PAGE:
Eventually I simply said, “Yes, I am gay” then turned to the teacher and said, “Can we get back on with the lesson?”
"That was the first proper time I’d come out to anyone and I’d
done it to an entire classroom of my fellow students."
Naturally the news made it around the school in minutes via text message, absolutely everyone knew by the end of the lesson. But oddly enough that’s when the bullying stopped. No more insults or shoving in the corridors, it was like I’d taken the power away from them by doing it myself.
Now that 1,200 kids knew I thought it was probably wise to tell my parents as soon as possible before they heard from anyone else. I went into the living room after we’d had our dinner, Mum & Dad were there reading the papers.
“Mum, Dad, I’ve got something to tell you” – they put down the papers and turned to me. I froze; I just couldn’t do it. Announcing it to thirty kids in an adrenaline-fuelled rage was one thing, but calmly telling my parents was something else. I ran. I grabbed my coat and trainers and ran for what seemed like an eternity until I ended up in a field next to the park in the next village over. I lay there in the field staring at the night sky, my analytical mind trying to come up with every combination of words and how they’d be received. Nothing felt right. But my parents knew something was up now. What do I do?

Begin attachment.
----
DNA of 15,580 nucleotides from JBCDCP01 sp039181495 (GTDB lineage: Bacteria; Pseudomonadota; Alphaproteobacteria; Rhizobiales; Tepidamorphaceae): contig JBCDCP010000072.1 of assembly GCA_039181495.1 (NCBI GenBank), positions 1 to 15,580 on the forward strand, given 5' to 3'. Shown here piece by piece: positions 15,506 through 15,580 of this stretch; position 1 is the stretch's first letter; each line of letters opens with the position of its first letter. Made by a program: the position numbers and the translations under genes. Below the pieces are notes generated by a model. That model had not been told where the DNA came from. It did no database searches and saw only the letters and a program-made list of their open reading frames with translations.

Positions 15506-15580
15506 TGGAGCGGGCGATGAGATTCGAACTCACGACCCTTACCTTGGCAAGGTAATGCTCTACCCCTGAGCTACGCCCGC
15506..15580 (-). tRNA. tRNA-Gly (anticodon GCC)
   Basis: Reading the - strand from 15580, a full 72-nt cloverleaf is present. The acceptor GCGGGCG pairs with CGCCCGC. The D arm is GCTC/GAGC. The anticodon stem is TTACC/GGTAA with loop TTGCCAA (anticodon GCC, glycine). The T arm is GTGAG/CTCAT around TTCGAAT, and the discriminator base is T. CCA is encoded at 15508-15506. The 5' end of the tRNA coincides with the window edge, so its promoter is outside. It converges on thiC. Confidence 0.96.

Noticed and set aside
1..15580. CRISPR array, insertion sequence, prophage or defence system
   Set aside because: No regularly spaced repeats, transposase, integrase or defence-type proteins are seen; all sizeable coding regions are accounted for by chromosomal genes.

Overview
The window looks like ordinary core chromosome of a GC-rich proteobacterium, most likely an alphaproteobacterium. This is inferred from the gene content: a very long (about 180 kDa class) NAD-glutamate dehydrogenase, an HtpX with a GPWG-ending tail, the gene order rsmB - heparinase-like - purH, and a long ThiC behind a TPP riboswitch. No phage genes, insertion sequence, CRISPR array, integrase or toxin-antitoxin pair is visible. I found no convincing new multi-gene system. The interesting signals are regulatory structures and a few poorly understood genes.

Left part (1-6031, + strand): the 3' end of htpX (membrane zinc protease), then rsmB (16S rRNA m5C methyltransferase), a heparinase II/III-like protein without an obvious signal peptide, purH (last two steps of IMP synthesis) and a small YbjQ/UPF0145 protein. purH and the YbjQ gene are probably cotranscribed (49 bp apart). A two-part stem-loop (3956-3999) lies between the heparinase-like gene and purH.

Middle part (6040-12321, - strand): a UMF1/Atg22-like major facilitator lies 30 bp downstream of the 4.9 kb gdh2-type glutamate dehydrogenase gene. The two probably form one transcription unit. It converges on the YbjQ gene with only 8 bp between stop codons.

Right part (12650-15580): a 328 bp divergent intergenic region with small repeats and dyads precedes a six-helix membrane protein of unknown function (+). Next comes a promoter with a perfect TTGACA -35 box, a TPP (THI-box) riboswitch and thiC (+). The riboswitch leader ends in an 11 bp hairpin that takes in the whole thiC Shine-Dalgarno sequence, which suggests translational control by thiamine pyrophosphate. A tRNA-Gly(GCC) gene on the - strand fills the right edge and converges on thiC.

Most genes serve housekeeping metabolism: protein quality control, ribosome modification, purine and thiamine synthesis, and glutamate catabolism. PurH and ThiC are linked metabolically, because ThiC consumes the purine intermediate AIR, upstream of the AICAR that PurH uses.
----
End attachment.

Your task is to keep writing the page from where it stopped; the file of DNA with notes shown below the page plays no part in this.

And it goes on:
Another couple of hours of star-gazing and thinking passed before I decided to head home. Maybe they wouldn’t ask? Maybe it’d just be forgotten? As I walked home I saw it, the same phone-box I’d used before. It was glowing like a beacon of light and hope on the pitch black country lane. I don’t know what possessed me, but I just ran to it – I picked up the phone and dialled home.
Mum answered, she sounded worried, and she asked where I was and what was wrong? I felt it again, the tsunami… out it came “Mum, I’m gay, I’m sorry”. Immediately she replied “Don’t be silly, there’s nothing to be sorry about. Where are you? Your father has been driving around looking for you!” I told her where I was and a few minutes later Dad pulled up in the car and took me home. It was a silent car ride, not awkwardly though – just a ‘nothing needs to be said’ silence. When I got home Mum gave me a hug, Dad gave me a hug and I just excused myself and went to bed. I had school the next morning and nothing was going to get in my way any more.
"I don’t think I’d ever slept as soundly as I did that night."
Coming out was one of the most positive things I ever did for myself. It let me be happy again and stopped me feeling like I was hiding secrets from those who loved and cared about me. Thank you to my friends and my mum and dad for being so supportive. Love Tom.
You can follow Tom on Twitter - @UKPositiveLad and check out his blog UKPositiveLad.com
Tom also writes for Attitude Magazine every month which you can pick up from your newsagents.